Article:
Saturday, October 29, 2011

Saturday Afternoon Links

Miscellaneous material for your weekend reading.

- Susan Riley comments on Brian Topp's mention of raising taxes as a necessary price of greater equality and better social programs:
(H)owever reasonable, limited or incremental (Topp's) plan turns out to be - he says he will proceed in "practical" steps - it will be greeted with howls from "high-net-worth individuals," their political protectors and media defenders. You can envision the Conservative attack ads. We know what happens to anyone (Michael Ignatieff, St├ęphane Dion) who ventures beyond the ferociously guarded borders of the politically acceptable.

Yet this time might be different. The Reaganite anti-tax gospel, so deeply absorbed by Stephen Harper, is getting old. It seems particularly indefensible during recessionary times to continue doling out generous exemptions to the well-heeled, particularly when they aren't using their advantage to create jobs. The smart shops on Toronto's Bloor Street are enjoying their best sales in years, while youth unemployment is at a worrying 14 per cent. People notice.
...
(Jim Flaherty) ignores the fairness argument - warmly advanced by American billionaire Warren Buffett, who pronounced it ridiculous that he is taxed at 17 per cent, compared to his office staff which averages 36 per cent. Buffett, along with some of the European super-rich (including Ferrari chairman Luca di Montezemolo), are ready to pay more.

They are not entirely motivated by altruism; unequal societies are not happy places to live, or stable places to invest. The wealthy retreat into gated communities; the poor and unemployed turn inner cities into dangerous, dispiriting slums.
- And it's worth noting that it isn't just an isolated few more wealthy individuals calling for fairer taxes, with 68% of U.S. millionaires supporting an increase to their own taxes. Which means that the still-growing talk about inequality sparked by the Occupy protests already looks to be meeting with success in convincing even those who have the most to gain on paper by maintaining the status quo.

- If the Cons are eager to kill off the CBC as a source of meaningful journalism, their insistence on ordering that confidential sources be revealed to a Parliamentary committee would seem like a great place to start. And the more the Cons push forward, the less there will figure to be any "if" to speak of.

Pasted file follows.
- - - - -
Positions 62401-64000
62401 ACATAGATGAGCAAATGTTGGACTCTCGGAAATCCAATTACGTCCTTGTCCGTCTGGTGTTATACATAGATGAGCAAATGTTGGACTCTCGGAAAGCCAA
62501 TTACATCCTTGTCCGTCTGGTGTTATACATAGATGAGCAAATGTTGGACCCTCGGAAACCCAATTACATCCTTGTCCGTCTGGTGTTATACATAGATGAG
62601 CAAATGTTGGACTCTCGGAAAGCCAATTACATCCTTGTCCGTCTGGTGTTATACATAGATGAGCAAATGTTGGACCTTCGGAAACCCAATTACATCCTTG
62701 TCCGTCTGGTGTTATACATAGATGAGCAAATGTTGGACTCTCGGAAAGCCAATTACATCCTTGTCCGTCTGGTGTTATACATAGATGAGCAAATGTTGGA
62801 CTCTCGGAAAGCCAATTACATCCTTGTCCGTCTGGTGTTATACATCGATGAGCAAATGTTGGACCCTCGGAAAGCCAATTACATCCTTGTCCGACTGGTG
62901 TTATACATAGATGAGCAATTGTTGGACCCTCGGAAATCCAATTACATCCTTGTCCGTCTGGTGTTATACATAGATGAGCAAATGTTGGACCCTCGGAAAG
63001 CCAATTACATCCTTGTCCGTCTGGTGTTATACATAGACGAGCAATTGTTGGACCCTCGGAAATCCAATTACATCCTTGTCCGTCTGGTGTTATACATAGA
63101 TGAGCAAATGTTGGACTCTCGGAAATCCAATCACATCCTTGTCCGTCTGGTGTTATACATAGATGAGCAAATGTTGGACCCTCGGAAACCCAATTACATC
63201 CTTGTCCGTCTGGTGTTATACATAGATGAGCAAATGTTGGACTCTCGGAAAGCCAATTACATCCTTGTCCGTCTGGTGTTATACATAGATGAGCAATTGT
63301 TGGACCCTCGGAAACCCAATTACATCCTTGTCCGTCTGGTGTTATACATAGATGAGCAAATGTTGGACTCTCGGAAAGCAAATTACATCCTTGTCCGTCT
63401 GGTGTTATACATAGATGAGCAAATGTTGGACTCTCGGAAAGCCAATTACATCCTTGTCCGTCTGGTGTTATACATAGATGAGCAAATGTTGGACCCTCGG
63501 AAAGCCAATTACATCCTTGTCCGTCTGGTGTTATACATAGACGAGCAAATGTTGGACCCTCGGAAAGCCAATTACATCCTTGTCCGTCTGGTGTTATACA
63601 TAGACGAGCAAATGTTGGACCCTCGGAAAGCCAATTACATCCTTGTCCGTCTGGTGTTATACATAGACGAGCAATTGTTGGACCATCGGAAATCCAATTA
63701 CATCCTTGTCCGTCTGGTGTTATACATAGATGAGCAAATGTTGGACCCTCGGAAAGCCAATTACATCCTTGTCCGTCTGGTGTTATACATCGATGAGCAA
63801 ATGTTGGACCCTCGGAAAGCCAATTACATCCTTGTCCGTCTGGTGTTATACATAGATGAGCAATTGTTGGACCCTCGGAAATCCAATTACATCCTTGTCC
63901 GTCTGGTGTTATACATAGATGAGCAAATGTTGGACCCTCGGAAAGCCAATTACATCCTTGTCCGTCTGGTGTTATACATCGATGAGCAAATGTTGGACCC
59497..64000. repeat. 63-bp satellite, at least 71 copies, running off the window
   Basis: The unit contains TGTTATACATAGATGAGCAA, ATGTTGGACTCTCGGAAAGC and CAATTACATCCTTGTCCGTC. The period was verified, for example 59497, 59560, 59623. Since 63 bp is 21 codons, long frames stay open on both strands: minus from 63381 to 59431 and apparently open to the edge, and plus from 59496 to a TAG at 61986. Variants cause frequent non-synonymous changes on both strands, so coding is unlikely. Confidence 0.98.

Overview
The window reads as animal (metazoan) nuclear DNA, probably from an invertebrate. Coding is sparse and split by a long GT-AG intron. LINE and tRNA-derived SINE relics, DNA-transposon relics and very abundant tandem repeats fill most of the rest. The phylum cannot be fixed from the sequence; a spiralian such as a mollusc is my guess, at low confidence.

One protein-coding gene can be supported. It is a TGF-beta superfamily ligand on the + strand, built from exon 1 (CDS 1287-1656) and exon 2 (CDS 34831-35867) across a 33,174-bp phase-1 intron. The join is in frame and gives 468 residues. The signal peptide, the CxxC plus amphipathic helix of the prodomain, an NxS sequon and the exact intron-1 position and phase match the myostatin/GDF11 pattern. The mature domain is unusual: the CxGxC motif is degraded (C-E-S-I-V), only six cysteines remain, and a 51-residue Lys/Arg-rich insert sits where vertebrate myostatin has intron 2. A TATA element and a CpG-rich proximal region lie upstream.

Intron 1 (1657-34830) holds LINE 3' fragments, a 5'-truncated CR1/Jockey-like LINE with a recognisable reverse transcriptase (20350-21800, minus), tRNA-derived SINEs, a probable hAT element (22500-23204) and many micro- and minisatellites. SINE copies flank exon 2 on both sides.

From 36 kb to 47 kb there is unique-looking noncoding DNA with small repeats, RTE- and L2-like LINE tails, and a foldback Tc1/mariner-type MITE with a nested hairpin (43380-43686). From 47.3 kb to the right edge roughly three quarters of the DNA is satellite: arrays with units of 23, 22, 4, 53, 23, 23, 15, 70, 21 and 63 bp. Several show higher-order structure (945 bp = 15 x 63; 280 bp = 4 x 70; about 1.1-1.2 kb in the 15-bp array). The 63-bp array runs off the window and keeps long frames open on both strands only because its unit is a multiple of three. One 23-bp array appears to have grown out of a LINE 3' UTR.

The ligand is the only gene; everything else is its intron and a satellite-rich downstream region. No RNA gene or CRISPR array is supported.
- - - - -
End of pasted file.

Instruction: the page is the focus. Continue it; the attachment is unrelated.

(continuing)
- But the Cons' complete unwillingness to listen to anybody is having some effects which could produce some significant backlash in the long run. And one could hardly ask for a better example than the gun registry, as even NDP MPs who were willing to vote to repeal the registry are uniting against legislation designed to salt the earth so that no provincial registries can replace the federal one that's being dismantled.

- Finally, pogge points out the absurd levels of corporatization of government - culminating in Illinois requiring employees to pay taxes to their employers. But it's worth noting that the source of that competition to bribe private industry lies at least in part in a lack of willingness to consider public-sector alternatives - resulting in a gross imbalance of power between governments looking to take credit for any jobs they can, and the employers who can count on multiple jurisdictions bidding for their services as good-news providers.

On complexities

Bruce Johnstone makes about the best case one possibly can for the Sask Party's refusal to review potash royalties. But it necessarily misses a rather important point.

After all, there's absolutely no basis to consider the current royalty structure as an essential element to mine development to the extent any given mine would be profitable even under a royalty structure that results in a better return for the province. Which means that there's a desperate need for actual evidence for Johnstone's assertion that we should give it all of the credit, rather than paying attention to how changes in potash prices over the past decade have influenced investment decisions.